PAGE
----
(The pairing of a new testament reading with an old testament one is a key here. In setting up the church’s lectionary, the function of the first reading is to rescue us from the immediate hermeneutics of this age. From the trans-historical perspective where God is reading the sequence of events of human history, the labels of political correctness are but flee-floating objects in a state of weightlessness.)
What if Paul’s words are not sexist at all but the profoundest insights into the ultimate dynamics of the human psyche? What if, instead, Paul indeed emerges as not simply the defender of the Faith, but that of our ultimate ‘human ontology’? His programme on the perspective of faith (a proper distance from the straight-jackets of the all time ‘political correctness’) is in defence of difference. Paul, actually, has been defending those polarities and distinct qualities of life, which keep life itself moving. There is a power-field of existence which is aimed at diversity and unity based on interrelated differences. Paul is defending a dialectic here, which needs to be safeguarded against homogenising powers. If the created poles of existence (manifest in the man and the woman for example) are melted into sameness, the impetus, the driving force, the desire for life is lost. The dynamic image of God becomes a static picture in us, an idle, orientation-less ‘dot’ of a past existence.
On the practical level, Paul is dealing with down to earth banalities. Women are women, men are men, without being lost to ideological explanations (‘sex is a social construct’, ‘everything is a process’, etc.) It is not about ‘possession’, who is ruling over whom, or what and who is constructed by whom. On these levels, Paul might be judged by the judges of this age to be politically absolutely incorrect. Yet, Saint Paul is a hundred percent correct about life itself, with capital L and capital C. It seems that unlike the new architects of our age, the constructors and licensed merchants of new (and yet un-liberating) utopias, Paul sticks to the desire of life. For, and let us be mildly apocalyptic, the ultimate stake of whether we judge Paul’s words ‘sexist’ or liberating, is this. If we act as beings created in the image of God, we don’t want to lose desire (Freudian, sexual, divine as you like it) for an existence based on life sustaining polarities. And this is despite the fact that that our culture has traded the desire for life for desire for artificial life. We are just in the midst of this process. Sadly, this is what always happens wherever people submit to ‘engines, invented by cunning men, to be on the towers and upon the bulwarks, to shoot arrows and great stones withal’). It seems, no one is interested in the fact that our first world, the cunny people of Europe, inventors of high tech, illusionary and unsustainable ‒ yet worshipable! ‒ futures have lost, as a race, our ability for biological reproduction. And we are very good at unmasking this fact amidst the narcissistic celebration of consumption. Full stop.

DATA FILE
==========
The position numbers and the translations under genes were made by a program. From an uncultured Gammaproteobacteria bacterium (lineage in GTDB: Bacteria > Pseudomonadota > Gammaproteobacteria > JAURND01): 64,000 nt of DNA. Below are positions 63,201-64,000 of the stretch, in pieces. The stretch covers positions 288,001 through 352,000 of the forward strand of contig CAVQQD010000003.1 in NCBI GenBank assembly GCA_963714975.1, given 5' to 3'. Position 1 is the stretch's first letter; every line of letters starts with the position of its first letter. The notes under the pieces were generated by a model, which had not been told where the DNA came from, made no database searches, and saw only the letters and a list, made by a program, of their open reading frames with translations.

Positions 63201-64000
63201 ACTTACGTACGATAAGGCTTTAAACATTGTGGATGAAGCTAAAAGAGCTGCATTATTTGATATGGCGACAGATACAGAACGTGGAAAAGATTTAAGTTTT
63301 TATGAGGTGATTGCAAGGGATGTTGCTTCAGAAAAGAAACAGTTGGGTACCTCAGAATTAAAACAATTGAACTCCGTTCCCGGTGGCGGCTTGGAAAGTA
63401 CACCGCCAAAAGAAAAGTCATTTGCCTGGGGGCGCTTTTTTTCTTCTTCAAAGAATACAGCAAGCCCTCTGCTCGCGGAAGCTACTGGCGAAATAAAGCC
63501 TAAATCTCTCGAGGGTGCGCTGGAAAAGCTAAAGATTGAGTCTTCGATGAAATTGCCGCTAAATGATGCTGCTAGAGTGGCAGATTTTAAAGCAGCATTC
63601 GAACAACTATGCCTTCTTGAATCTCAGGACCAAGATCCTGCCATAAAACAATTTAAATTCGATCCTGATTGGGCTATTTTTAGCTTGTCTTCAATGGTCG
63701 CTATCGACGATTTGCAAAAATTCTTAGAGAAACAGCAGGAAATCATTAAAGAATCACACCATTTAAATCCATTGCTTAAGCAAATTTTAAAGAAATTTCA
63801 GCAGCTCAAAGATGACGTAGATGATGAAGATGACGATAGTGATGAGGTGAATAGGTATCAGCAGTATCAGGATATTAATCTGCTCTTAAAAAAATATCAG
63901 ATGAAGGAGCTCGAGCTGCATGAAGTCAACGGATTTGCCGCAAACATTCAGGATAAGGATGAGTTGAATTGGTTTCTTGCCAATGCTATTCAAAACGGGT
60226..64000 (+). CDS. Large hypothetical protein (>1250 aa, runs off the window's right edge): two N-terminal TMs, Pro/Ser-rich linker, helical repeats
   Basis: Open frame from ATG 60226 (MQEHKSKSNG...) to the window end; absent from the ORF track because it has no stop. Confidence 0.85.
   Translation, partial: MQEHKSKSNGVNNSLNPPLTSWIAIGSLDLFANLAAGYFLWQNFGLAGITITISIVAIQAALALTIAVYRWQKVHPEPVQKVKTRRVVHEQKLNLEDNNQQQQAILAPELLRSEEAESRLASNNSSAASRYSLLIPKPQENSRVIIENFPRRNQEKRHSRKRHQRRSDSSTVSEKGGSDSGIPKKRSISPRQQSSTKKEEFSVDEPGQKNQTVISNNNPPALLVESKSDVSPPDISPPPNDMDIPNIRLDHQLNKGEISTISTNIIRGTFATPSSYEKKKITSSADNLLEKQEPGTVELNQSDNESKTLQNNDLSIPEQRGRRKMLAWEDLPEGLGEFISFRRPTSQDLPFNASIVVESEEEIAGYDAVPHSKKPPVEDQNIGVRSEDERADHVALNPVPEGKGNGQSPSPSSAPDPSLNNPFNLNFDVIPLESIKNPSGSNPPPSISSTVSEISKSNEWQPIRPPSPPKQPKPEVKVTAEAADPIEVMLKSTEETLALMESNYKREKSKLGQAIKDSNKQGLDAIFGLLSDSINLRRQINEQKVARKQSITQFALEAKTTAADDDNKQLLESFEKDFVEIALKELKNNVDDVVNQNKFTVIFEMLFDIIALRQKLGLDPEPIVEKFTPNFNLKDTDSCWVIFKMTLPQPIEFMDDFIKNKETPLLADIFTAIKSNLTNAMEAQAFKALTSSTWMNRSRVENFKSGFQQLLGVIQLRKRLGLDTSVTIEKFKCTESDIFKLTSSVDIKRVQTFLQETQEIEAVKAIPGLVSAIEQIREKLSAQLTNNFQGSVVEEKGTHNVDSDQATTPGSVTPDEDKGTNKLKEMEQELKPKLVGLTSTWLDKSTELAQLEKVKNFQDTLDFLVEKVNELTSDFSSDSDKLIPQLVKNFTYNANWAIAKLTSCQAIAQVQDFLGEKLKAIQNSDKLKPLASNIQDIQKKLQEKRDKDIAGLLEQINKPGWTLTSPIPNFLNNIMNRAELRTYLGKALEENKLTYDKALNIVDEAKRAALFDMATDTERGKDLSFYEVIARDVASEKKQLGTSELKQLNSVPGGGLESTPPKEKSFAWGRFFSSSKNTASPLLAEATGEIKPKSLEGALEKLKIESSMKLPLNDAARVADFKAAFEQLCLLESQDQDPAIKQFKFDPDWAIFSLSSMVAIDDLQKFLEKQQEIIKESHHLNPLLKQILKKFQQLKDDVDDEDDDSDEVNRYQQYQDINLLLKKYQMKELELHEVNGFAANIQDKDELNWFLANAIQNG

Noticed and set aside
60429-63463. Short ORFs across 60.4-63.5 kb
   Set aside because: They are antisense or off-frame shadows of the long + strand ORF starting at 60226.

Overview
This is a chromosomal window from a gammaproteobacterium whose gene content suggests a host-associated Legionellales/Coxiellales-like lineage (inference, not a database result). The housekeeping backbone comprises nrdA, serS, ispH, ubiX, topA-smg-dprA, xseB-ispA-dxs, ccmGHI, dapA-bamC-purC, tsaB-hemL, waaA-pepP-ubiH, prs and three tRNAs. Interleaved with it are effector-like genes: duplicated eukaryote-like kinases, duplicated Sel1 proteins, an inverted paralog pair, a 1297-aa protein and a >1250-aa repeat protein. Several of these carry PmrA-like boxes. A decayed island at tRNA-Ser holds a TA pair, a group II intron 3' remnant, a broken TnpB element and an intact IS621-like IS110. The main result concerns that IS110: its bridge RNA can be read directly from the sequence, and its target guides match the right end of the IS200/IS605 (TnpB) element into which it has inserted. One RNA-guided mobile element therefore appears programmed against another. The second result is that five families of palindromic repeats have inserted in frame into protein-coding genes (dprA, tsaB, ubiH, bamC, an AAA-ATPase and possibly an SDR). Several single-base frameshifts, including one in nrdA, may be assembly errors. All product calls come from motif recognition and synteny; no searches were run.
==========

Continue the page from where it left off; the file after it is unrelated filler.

That is why, the independence of the church in the ‘age of (homogenising) political correctness’ is the most timing issue surfacing in the continuous reading the Bible. In this age of newly ignited obsession with space-travelling, it can easily turn out that the real space-journey is between our present self, and our genuine, Biblical self, envisioned by God. To be more precise, this is the journey through our present emptiness towards the star of Redemption, when the Psalms reveal and teach us the desire to become our genuine self.
These are verbal Icons, expressions of how the world is seen from Saint Augustine's..